January 6, 2012
Dear Mayo Clinic:
Is pain directly under my kneecap anything to be concerned about?
Knee pain is fairly common and can affect people of all ages. Your pain could be the result of an injury or could be a more serious medical condition.
Pain directly under the kneecap can be attributed to one of several conditions. Among the most common is chondromalacia, more commonly known as "runner's knee." This condition usually happens to people who participate in high-impact exercise, such as running, or sports that require a lot of stopping and starting.
Chondromalacia is a softening or thinning of the cartilage under the kneecap. Its early form is more likely to occur in young athletes who are otherwise healthy. Sometimes, the condition can result from a direct blow or trauma to the kneecap. Often, people with chondromalacia may feel a crunching sensation when placing their hand over the kneecap and bending the knee or when climbing down stairs. Sitting for long periods with the knee bent may cause discomfort.
A similar crunching sensation may be felt with osteoarthritis of the knee, which typically affects patients over age 50. Osteoarthritis often affects the entire knee rather than simply the kneecap area. With osteoarthritis, the cartilage, which serves as a "shock absorber," is progressively worn away, exposing bare bone and causing pain. In some people, osteoarthritis is hereditary; for others, the cause could be previous trauma to the knee.
Another common condition that causes knee pain is patellar tendinitis, an injury that affects the tendon connecting the kneecap (patella) to the shinbone. Also known as "jumper's knee," it is most common in athletes who jump frequently — such as basketball, soccer and volleyball players. The soreness in this condition is typically felt just below the kneecap, which may be tender to the touch.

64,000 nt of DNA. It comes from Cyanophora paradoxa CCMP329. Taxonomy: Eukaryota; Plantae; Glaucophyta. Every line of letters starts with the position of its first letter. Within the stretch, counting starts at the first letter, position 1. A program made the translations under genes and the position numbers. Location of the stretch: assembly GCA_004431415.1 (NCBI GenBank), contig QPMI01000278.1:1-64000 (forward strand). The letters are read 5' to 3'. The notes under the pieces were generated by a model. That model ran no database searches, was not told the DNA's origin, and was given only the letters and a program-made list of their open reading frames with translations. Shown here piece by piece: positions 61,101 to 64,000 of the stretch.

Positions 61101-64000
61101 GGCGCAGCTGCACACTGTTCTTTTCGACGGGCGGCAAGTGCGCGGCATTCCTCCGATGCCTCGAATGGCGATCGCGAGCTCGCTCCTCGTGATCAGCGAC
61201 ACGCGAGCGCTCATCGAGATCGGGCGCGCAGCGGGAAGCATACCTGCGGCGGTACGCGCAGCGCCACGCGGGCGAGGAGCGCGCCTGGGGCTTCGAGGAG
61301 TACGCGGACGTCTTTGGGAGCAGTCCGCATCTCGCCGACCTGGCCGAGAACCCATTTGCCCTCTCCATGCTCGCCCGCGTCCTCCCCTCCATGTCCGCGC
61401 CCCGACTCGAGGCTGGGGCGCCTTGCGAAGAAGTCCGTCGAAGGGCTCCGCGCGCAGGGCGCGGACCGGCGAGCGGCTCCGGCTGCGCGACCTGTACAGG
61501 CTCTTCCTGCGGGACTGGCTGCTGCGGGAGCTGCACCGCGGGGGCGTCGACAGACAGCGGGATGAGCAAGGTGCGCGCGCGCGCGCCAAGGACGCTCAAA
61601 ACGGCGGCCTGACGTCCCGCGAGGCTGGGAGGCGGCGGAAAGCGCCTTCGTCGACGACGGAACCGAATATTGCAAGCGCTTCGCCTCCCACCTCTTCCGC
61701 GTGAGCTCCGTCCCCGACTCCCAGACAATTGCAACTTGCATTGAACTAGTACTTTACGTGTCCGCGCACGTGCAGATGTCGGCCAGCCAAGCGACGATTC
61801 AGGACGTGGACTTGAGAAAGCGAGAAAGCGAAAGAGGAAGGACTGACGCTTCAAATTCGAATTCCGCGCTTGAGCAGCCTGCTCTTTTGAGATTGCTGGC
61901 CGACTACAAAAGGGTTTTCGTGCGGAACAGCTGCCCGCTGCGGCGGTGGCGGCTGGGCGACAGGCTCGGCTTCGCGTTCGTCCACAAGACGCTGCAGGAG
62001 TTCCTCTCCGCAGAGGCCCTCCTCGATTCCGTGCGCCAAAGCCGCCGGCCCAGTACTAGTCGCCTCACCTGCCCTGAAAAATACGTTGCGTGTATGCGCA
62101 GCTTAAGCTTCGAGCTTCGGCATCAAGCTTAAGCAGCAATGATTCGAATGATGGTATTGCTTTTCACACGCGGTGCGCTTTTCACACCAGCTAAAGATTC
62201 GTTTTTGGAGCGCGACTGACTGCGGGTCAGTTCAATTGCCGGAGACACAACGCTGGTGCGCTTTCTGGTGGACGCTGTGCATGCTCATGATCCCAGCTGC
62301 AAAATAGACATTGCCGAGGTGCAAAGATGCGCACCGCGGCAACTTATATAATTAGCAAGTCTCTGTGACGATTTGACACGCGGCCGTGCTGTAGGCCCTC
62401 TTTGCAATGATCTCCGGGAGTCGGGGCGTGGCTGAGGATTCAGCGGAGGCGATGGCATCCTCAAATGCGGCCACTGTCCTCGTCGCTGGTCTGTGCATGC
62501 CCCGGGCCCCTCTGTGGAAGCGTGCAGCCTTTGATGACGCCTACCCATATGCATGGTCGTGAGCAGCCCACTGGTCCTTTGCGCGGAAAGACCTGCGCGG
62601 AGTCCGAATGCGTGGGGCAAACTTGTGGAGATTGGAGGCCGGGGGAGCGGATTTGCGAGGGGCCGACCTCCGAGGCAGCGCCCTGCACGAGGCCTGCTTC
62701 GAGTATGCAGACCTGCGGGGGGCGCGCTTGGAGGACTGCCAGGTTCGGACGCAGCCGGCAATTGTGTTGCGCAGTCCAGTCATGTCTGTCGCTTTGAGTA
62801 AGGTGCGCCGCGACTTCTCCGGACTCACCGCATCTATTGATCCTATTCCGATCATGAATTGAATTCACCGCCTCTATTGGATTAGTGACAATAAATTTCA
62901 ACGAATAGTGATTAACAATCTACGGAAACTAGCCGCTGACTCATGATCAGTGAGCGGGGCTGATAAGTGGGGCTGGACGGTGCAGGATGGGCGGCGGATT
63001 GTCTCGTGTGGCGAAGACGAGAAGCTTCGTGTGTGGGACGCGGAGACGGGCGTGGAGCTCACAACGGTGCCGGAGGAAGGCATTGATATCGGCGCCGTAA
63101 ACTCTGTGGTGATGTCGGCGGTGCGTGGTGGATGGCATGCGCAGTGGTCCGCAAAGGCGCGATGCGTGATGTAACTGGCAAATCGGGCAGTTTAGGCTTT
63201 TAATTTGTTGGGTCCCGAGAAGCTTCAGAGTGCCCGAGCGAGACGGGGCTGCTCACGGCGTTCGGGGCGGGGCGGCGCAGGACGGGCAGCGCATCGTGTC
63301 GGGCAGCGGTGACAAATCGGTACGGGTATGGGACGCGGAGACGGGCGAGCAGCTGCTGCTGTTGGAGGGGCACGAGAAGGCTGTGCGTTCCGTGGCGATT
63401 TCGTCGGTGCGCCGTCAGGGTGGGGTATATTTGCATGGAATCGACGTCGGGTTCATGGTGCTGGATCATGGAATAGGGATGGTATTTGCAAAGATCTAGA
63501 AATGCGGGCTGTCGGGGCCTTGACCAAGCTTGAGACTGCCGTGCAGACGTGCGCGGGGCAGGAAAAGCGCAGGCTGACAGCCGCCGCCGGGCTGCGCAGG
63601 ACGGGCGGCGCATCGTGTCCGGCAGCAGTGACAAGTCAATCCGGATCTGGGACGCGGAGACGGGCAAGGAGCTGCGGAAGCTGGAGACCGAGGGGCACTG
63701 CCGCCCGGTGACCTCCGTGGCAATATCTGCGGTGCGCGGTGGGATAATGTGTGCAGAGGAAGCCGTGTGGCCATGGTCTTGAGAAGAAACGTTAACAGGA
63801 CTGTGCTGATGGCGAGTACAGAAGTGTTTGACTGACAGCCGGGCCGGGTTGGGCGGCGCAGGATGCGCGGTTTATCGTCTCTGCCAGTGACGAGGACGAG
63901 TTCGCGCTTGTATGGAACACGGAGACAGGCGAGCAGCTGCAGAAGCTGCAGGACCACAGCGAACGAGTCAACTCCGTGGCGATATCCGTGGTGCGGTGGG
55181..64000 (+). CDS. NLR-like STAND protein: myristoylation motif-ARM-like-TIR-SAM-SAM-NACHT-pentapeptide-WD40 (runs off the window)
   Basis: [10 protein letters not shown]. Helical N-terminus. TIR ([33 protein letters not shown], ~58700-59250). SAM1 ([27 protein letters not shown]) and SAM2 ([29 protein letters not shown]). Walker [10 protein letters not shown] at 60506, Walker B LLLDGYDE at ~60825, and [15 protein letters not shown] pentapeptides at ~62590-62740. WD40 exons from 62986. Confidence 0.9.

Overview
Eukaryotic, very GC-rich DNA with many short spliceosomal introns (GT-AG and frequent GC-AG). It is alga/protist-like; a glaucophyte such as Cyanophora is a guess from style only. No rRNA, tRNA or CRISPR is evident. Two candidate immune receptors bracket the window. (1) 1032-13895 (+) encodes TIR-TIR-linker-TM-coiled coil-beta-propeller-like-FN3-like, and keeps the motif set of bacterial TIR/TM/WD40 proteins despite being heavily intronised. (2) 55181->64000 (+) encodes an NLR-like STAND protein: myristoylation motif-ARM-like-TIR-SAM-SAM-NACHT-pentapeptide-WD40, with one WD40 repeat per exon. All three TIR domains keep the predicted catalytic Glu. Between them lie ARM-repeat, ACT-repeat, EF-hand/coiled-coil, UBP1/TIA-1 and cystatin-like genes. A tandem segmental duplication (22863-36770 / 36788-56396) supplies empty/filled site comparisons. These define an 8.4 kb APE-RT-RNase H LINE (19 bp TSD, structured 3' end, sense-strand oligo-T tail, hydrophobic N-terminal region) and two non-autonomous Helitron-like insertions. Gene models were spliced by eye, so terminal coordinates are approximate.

If you notice that your knee seems to slide out of place, you may have some 'maltracking' or patellar instability. Maltracking occurs when the knee doesn't track normally in its groove and moves to one side instead. In patellar instability, the kneecap actually pops out of joint. This usually occurs with planting and twisting maneuvers, and can be quite painful.
If you have difficulty walking, instability, frequent persistent swelling, or pain that wakes you from sleep, see your family doctor. You may be referred to a doctor specializing in rehabilitation (physiatrist or sports medicine specialist) or joint surgery (orthopedic surgeon).
Although knee surgery seems to be popular these days, the mainstay of treatment for most knee pain is nonsurgical. For patients with chondromalacia or patellar tendinitis, surgery is not typically recommended. Instead, patients are usually told to temporarily cease high-impact sports while beginning a physical therapy program.
Physical therapy exercises will help strengthen the muscles around your hip and core as well as around the knee to make it more stable. Exercises are likely to focus on the hip abductors, hip extensors, quadriceps and hamstrings, as well as exercises to improve your balance. Ice and compression should be used to control any swelling. Orthotics and bracing are sometimes helpful, particularly if instability is an issue. Your doctor may also recommend cortisone or hyaluronic acid injections. Once the pain resolves, it is important to resume your previous activities gradually to prevent recurrence of the pain.
There are some things you can do to help prevent knee pain from occurring in the first place, or having it become a serious condition. Maintaining a healthy weight, strengthening your hip and core muscles, and listening to your body are important. Many people tend to ignore pain until it becomes unbearable. Listen to your body and take it easy when pain flares up.
— Diane Dahm, M.D., Orthopedic Surgery, Mayo Clinic, Rochester, Minn.